Norwegian Prime Minister Jens Stoltenberg speaks during a press conference at the prime minister's residence in Oslo, capital of Norway, July 27, 2011. Stoltenberg said Wednesday an independent commission would be set up to review Friday's deadly twin attacks that killed 76 people. [Xinhua]
Norway's Prime Minister Jens Stoltenberg said on Wednesday that an independent commission would be set up to review Friday's deadly twin attacks that killed 76 people, while pledging that his country will confront the tragedy with more openness and democracy.
Speaking to the press at his residence, Stoltenberg said it is important to clarify all aspects of the attacks in order to draw lessons from what has happened.
The Commission, the prime minister said, would be independent with its own secretariat and report directly to himself.
In addition, the government has decided to cover the expenses from the funeral and memorial services of the victims in both the bombing and shooting attacks.
In an earlier press conference, Stoltenberg expressed his gratitude to condolences and support from the international community, and reiterated that the priority of the government at this stage is to the take care of the wounded and those who lost their friends and family members.
Stoltenberg praised the Norwegians for their solidarity. "The Norwegian society in a whole has taken part in this effort and it is great to see the strong sympathy from all Norwegians," he said.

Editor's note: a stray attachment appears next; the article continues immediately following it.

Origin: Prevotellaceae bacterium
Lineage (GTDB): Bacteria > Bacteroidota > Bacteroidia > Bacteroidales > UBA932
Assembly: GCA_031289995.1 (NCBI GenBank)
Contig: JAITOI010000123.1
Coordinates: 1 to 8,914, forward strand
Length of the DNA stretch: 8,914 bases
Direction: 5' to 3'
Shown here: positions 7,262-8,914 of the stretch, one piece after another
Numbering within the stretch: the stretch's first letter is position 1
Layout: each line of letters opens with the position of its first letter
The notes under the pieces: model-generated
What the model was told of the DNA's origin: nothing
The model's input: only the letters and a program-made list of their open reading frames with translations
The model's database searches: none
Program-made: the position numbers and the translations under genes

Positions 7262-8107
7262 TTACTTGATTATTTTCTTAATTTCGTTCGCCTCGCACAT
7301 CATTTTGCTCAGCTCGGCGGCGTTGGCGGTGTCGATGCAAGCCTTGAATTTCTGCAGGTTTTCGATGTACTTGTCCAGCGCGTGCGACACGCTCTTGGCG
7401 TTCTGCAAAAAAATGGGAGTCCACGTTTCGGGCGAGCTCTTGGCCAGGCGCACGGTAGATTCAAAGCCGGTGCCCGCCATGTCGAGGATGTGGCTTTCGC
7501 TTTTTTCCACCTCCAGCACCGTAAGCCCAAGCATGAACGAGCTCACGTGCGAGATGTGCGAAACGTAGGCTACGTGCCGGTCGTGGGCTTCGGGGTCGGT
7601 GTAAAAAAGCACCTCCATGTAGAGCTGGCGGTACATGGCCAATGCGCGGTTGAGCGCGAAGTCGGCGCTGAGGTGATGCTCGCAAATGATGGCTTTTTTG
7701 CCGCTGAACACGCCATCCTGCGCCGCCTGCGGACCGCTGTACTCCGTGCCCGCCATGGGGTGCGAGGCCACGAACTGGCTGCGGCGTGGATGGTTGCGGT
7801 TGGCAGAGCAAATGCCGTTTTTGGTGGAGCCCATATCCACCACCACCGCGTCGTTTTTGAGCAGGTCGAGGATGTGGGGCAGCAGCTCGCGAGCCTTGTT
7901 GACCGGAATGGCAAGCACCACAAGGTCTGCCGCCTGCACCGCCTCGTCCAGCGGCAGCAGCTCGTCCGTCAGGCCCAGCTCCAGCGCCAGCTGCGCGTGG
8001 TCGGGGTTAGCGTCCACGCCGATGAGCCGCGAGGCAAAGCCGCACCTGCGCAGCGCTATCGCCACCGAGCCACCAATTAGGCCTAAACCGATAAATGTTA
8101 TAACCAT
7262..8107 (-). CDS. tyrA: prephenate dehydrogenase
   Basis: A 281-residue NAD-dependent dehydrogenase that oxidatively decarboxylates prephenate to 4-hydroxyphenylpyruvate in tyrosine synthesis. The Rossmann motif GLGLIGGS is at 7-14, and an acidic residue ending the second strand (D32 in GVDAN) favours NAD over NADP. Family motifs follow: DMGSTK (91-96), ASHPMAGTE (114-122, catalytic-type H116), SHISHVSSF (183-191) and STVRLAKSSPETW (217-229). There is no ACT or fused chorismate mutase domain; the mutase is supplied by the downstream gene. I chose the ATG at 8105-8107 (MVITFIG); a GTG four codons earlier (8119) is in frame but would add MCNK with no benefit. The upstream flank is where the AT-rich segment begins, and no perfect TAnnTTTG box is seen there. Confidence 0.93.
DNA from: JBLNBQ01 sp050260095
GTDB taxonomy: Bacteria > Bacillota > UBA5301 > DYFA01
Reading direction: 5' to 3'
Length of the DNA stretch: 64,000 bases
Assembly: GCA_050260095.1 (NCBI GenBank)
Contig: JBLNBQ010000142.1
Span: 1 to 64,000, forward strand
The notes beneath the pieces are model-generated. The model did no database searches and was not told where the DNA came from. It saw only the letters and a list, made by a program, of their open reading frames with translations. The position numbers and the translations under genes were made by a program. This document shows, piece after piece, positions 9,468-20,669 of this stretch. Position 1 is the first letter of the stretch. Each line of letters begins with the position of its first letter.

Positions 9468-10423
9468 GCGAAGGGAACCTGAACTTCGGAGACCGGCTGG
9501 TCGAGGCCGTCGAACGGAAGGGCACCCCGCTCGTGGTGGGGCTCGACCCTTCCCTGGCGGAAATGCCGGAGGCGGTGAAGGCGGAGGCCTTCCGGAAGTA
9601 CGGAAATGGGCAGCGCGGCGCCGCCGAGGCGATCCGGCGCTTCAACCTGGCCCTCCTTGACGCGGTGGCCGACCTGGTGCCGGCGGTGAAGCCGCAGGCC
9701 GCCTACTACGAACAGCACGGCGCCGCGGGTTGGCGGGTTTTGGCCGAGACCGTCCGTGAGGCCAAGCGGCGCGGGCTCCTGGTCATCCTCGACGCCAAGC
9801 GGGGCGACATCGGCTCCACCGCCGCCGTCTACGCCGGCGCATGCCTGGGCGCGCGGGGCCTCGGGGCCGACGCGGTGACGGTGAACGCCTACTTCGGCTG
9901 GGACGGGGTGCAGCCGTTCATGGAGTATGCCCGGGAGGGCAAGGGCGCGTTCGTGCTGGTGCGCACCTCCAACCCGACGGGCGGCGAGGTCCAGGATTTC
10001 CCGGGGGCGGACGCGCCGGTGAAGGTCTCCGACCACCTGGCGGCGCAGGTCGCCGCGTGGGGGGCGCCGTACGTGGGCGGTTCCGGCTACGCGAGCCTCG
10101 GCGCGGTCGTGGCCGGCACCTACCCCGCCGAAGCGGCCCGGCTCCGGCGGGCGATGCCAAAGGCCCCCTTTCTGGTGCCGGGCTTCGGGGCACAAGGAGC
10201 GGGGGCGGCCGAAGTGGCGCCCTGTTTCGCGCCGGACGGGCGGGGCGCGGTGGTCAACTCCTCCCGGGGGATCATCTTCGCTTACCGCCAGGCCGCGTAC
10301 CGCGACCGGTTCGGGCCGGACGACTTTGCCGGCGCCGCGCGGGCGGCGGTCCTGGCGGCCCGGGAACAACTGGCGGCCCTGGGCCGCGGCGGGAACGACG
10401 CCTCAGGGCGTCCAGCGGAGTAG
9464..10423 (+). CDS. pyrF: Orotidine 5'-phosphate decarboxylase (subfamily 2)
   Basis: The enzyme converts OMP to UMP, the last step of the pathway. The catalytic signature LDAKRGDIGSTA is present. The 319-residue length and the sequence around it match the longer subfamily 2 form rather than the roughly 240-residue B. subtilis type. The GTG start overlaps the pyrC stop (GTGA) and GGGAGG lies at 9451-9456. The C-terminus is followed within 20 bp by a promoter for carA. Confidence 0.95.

Stoltenberg also stressed that Norwegian society would remain open, saying that "it's absolutely possible to have an open, democratic, inclusive society, and at the same time have security measures and not be naive."
Meanwhile, Oslo police is still on alert to possible attacks.
A suspicious suitcase was found in a bus at the Oslo central railway station Wednesday morning but it turned out to be a false alarm, according to Oslo police.
A man dressed in dark clothes and wearing a white cap left a dark blue suitcase in one of the buses the railway authorities have been using to shuttle passengers from and to the railway station, which is under reconstruction.
The bus driver, seeing the man take out his mobile phone and leave the bus at a fast pace, immediately informed the railway authorities NSB after an American passenger saw the suspicious suitcase.
Police used bomb dogs to search the bus and the surrounding area but found no explosives, the Norwegian news agency NTB reported.
Despite the false alarm, Oslo has seen signs of recovery from the tragedy. Some of the government offices in the blast zone are already moving back from their temporary locations.
"Our office will move back during today or tomorrow, I think, but maybe some of our offices will be used by other ministries, we are working on that these days, " said Rigmor Aasrud, Norwegian Minister of Government Administration, Reform and Church Affairs.
Aasrud told Xinhua at her office that fortunately, the building that hosted her ministry was not damaged by the explosion, and only one personnel in her ministry had suffered minor injury.
Just less than a hundred meters away, there is a scene of total devastation. Workers have already started clearing debris and loading materials for reparations of the prime minister's office.
It is still unknown how long it would take for everything to be back to normal, Aasrud said.